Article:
Disgraced Themes

The main themes in Disgraced are tribalism and violence, racism and Orientalism, and the nature of Islam.

  • Tribalism and violence: The play examines the role tribalism plays in the lives of contemporary Americans, including those who outwardly denounce it.
  • Racism and Orientalism: Akhtar shows some of the forms racism can take, with a particular focus on Western bigotry towards Asian cultures.
  • The nature of Islam: Each character in the play has a different view on Islam, suggesting its complexity as a faith and cultural tradition.

Themes

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Last Updated on February 17, 2021, by eNotes Editorial. Word Count: 973

Tribalism and Violence

Disgraced examines the various ways in which tribalism can influence contemporary Americans. Amir and Isaac, and, to a lesser extent, Jory, conceal tribal feelings behind sophisticated modern facades. Abe’s tribalism and violence are on the surface, and only Emily appears to be free of such influences, perhaps because she is the one character from an unequivocally privileged background. Amir reveals his tribal nature in the most dramatic way. He has been condemning Islam in sweeping terms as the grim, narrow religion of people who see life purely as a struggle. Only when he has established this uncompromising view of the Islamic faith does he admit any sympathy for it. The broader philosophical and aesthetic tradition of Islam, as outlined by Emily and Isaac has no appeal for him. His is the bloodthirsty, narrow version of the faith that creates a thrill of pride in his heart when he sees the September 11 terrorist attacks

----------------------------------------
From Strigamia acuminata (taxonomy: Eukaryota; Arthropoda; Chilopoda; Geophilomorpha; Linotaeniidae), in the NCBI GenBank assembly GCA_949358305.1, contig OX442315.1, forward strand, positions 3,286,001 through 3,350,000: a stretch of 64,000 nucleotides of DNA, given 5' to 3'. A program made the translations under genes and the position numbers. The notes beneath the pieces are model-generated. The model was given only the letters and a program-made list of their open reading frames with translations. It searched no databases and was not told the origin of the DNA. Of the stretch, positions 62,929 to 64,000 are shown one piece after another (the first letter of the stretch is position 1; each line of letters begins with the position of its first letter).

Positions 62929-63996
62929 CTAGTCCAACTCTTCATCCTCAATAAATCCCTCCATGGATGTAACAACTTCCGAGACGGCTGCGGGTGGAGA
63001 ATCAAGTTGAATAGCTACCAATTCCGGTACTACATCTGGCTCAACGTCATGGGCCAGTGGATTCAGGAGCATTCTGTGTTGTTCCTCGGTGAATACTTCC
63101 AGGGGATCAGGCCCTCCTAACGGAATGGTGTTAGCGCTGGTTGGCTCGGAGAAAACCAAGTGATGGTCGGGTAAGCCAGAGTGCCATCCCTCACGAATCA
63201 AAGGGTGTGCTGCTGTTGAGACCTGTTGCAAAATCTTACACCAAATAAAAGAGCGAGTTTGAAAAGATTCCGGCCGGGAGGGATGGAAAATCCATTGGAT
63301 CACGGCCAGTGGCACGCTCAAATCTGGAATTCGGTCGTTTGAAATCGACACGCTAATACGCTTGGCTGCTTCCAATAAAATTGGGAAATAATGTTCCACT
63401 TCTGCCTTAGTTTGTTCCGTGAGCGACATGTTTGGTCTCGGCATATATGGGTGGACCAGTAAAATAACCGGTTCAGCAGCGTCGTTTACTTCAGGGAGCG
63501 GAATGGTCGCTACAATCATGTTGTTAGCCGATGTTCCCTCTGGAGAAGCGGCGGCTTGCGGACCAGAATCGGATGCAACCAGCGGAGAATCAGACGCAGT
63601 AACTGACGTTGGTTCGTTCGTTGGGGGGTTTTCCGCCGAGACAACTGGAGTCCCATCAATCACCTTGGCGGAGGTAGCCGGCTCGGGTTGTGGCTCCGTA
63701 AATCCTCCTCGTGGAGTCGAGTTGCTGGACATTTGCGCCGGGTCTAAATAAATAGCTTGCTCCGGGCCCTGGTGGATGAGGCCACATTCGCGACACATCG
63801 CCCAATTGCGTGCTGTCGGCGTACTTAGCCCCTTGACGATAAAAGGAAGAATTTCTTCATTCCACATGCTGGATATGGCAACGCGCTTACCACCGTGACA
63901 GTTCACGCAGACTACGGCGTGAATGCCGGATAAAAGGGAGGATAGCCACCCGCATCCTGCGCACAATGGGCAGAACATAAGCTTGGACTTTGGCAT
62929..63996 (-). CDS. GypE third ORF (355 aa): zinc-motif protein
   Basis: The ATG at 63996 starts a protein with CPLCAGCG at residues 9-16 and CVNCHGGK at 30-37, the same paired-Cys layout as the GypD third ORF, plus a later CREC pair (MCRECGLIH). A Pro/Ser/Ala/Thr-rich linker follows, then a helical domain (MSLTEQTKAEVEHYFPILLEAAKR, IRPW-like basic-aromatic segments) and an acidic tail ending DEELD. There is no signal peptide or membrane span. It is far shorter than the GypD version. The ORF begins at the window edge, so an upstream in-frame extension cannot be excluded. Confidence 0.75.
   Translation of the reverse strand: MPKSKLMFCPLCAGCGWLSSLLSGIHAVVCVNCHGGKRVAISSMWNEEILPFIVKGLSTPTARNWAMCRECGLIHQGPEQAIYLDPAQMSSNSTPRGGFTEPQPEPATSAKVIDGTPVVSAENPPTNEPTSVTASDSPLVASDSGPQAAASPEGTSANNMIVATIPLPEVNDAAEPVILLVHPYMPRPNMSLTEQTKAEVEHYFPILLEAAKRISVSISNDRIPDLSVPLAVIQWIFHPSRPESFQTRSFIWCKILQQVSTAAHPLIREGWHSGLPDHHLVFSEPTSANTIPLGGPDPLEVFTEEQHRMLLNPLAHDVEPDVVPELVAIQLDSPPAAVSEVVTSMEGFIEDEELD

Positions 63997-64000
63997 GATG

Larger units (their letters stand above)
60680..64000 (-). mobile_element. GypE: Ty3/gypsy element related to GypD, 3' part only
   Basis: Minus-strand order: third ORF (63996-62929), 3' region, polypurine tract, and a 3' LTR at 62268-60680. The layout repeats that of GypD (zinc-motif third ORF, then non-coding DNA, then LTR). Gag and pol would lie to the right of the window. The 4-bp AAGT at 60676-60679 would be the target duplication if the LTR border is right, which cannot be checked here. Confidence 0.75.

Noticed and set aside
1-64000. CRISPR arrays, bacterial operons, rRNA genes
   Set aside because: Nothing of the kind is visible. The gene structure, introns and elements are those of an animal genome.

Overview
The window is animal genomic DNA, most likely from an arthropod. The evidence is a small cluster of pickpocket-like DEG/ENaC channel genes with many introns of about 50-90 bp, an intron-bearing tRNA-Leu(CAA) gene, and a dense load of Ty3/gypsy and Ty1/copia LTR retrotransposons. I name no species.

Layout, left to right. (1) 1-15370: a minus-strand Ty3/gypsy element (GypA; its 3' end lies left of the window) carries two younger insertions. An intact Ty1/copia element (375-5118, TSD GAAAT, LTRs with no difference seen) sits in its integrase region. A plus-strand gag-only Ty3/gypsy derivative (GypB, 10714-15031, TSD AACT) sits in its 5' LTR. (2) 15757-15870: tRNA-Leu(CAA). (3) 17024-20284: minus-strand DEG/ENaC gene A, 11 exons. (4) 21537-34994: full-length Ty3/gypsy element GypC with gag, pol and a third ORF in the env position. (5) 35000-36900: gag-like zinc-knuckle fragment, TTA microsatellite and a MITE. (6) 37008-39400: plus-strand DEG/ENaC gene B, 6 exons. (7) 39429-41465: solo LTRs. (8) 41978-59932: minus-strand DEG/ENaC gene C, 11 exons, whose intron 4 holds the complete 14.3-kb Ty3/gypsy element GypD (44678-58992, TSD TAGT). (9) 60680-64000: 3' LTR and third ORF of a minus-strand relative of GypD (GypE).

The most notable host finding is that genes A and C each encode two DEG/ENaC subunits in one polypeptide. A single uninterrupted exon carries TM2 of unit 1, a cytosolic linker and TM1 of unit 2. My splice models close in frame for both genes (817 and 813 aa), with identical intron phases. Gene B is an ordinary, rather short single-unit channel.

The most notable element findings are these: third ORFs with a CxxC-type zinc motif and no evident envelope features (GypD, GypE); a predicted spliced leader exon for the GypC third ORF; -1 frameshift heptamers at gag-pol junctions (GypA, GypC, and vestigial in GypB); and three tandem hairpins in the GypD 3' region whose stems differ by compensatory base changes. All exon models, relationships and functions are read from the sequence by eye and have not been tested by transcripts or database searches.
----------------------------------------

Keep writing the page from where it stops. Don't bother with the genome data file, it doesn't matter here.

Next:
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While Amir is the most violent and repressed character, whose desperate attempts to contain his conflicted adherence to Islam cause it to surface crudely, Isaac is also surprisingly vehement in his support for Israel. He adopts an attitude of amused contempt for Jewish culture until he feels it is threatened, preferring Islam precisely because it has no visceral hold on him. As soon as he hears Amir speak approvingly of “wiping Israel into the Mediterranean,” however, his tribalism asserts itself and he becomes aggressive and defensive, as Amir knew he would. Jory adopts a similarly uncompromising attitude with regard to her livelihood and her status as a woman in a sexist world and profession. The violence of these feelings and the reactions they cause make Emily seem deracinated and even shallow by contrast. She feels this herself at the end of the play when she says that her work was naïve, springing from a purely intellectual appreciation of Islamic art rather than the emotional connection that Amir feels at the center of his being.

Racism and Orientalism

Of the five characters in Disgraced, two are Muslim and South Asian, one is African-American, and one is Jewish. Given the characters’ context—the United States in the early twenty-first century—the specter of racism is constantly present, even when it is not overt. It is most closely examined in the form of Orientalism.